Bee Investigator

Farm vehicles have different rules of the road

Last month, a man suffered major injuries when the sport-utility vehicle he was driving rear-ended a trailer being hauled by a tractor in west Modesto.

It was nearly dark, 23 minutes after sunset, when the crash occurred. All vehicles have until 30 minutes after sunset to turn on lights, but farm equipment used exclusively for agricultural operations, known as “implements of husbandry,” require fewer reflectors.

In fact, there is a long list of exemptions that apply to these machines, matched only by the list that defines what constitutes an implement of husbandry, which includes everything from tractors and fertilizer applicators to wagons and trailers.

All-terrain vehicles were the most recent to be added to the that list, in 2010.

When I asked Robert Daniels, commercial enforcement officer for the California Highway Patrol, to tell me about what liberties are afforded to agriculture equipment, he responded: “How many pages is your story going to be?”

OK, so there is more to this than the average person needs to know, but here are the highlights from Daniels:

▪ A driver’s license is not required to operate an implement of husbandry.

Anyone whose feet can reach the pedals and who is proficient in using the vehicle can drive it on public roadways.

Daniels, who grew up on a farm in Modesto, said he started driving a tractor when he was 14, but generally avoided roads at that age.

The only time an unlicensed driver can’t operate an implement of husbandry is when he previously had a license that had been suspended.

▪ Most agriculture equipment needn’t be registered.

Only a big rig hauling a farm trailer needs registration, but not the trailer. If it was a commercial big rig and trailer, both would require registration.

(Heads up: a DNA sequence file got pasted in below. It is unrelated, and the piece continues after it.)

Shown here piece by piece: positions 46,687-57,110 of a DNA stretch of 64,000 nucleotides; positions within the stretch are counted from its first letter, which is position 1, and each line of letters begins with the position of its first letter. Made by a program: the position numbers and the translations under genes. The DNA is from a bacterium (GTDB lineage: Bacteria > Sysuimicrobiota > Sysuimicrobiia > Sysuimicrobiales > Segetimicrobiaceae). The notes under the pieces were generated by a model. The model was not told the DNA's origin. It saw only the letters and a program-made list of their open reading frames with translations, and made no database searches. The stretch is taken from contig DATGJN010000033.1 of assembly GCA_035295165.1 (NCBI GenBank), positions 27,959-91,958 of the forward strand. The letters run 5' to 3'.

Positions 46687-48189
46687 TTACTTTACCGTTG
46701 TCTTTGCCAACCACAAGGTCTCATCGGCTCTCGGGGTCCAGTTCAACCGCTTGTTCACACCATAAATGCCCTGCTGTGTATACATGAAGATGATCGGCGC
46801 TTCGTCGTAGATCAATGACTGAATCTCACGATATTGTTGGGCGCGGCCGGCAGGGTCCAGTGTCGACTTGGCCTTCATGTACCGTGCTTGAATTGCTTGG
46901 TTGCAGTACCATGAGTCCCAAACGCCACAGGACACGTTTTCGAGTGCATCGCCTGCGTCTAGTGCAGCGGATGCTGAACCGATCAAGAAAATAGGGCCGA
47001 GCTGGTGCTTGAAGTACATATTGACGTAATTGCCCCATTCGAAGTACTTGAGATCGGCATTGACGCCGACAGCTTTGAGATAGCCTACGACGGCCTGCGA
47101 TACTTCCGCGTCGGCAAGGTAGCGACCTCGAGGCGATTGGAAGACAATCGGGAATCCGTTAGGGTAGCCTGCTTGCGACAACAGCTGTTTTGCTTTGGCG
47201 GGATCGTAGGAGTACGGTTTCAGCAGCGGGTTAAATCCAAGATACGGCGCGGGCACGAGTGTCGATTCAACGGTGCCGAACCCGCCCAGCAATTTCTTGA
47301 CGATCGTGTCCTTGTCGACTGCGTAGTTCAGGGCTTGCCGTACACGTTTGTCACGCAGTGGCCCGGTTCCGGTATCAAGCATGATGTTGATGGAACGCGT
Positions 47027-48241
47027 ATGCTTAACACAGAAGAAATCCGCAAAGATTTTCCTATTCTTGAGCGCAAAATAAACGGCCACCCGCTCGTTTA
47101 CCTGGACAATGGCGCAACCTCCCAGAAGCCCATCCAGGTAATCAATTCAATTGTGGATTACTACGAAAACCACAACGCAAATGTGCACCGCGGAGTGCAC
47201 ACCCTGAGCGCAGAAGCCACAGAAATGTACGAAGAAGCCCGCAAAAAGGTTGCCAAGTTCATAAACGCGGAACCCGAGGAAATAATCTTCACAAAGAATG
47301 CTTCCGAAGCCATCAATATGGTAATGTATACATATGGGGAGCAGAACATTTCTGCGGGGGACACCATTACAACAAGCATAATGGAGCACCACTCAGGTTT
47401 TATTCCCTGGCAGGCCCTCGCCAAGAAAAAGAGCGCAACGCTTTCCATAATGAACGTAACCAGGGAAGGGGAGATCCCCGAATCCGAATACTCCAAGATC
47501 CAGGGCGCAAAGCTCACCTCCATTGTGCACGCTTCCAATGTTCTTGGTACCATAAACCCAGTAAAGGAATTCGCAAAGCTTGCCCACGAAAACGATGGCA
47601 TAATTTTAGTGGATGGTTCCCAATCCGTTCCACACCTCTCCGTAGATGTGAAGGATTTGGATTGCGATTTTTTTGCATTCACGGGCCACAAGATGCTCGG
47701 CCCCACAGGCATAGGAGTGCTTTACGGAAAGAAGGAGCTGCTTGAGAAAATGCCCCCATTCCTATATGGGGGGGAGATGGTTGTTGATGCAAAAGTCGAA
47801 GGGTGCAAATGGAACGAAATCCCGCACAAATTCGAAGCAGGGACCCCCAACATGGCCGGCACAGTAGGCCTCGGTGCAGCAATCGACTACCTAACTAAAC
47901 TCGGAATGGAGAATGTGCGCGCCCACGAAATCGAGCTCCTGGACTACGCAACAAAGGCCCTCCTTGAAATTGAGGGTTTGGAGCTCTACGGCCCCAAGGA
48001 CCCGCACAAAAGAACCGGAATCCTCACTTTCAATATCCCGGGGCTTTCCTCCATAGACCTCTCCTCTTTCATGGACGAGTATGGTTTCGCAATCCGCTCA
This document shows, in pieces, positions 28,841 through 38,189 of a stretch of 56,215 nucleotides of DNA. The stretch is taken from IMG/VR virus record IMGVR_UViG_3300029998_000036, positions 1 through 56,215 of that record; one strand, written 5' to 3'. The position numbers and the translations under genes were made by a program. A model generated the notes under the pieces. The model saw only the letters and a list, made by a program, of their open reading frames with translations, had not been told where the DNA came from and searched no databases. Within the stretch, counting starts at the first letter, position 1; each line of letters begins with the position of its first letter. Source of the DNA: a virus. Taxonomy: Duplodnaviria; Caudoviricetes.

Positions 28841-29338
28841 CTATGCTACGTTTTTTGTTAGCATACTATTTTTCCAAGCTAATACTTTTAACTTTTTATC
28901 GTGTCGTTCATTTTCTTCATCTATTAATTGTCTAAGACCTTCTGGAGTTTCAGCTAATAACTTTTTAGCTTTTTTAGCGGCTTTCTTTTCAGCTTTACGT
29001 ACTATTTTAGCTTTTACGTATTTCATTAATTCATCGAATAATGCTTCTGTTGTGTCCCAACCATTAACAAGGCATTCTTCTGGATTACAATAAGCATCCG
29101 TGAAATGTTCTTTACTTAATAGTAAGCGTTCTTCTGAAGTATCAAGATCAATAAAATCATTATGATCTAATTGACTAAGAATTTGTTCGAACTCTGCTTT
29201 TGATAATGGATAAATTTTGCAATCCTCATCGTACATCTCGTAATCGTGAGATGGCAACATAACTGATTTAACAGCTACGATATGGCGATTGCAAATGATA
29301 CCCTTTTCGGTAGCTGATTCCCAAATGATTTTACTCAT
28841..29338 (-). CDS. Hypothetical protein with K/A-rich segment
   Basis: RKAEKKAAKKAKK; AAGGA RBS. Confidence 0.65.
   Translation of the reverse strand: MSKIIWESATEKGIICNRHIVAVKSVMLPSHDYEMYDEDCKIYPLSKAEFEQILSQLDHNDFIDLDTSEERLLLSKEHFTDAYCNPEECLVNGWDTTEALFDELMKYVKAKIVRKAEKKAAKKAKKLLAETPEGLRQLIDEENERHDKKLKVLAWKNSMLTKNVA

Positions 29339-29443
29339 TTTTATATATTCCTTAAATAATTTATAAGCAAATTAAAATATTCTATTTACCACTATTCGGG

▪ Implements of husbandry have width and height regulations like other vehicles, but those restrictions are looser.

The agriculture vehicle can exceed the average vehicle’s maximum width of 102 inches but when exceeding 120 inches must travel no more than 25 miles in one trip. The average width of a traffic lane is 144 inches.

They can also exceed the maximum height of 14 feet, but in those cases, the 25-mile rule again applies.

▪ Implements of husbandry require fewer lights and reflectors. Beginning 30 minutes after sunset, they must have one red light on the back and one white light in the front, both visible from 500 feet.

An amber reflector must be on the left front of the implement and a red reflector on the left rear at all times.

The trailer the SUV rear-ended last month on Blue Gum Avenue didn’t have the red rear reflector, so investigators listed that as a contributing factor to the collision. However, the SUV driver was determined to be primarily at fault because he was traveling at unsafe speeds.

There are exceptions to exemptions, and the standard rules of the road apply to farm vehicles: Drivers have to make safe lane changes and stay off their cell phones.

It’s important to keep an eye out on the road for these slow-moving vehicles because they have a right to be there, even if they are going 25 mph in the slow lane of Highway 99.

If the machines are traveling less than 25 mph, however, they are required to display the sign indicating a slowly moving vehicle – an orange triangle with a red border.

Daniels said other drivers should be patient and use caution when passing them. Even at painfully slow speeds, you’re not supposed to cross double yellow lanes to pass one of these machines.

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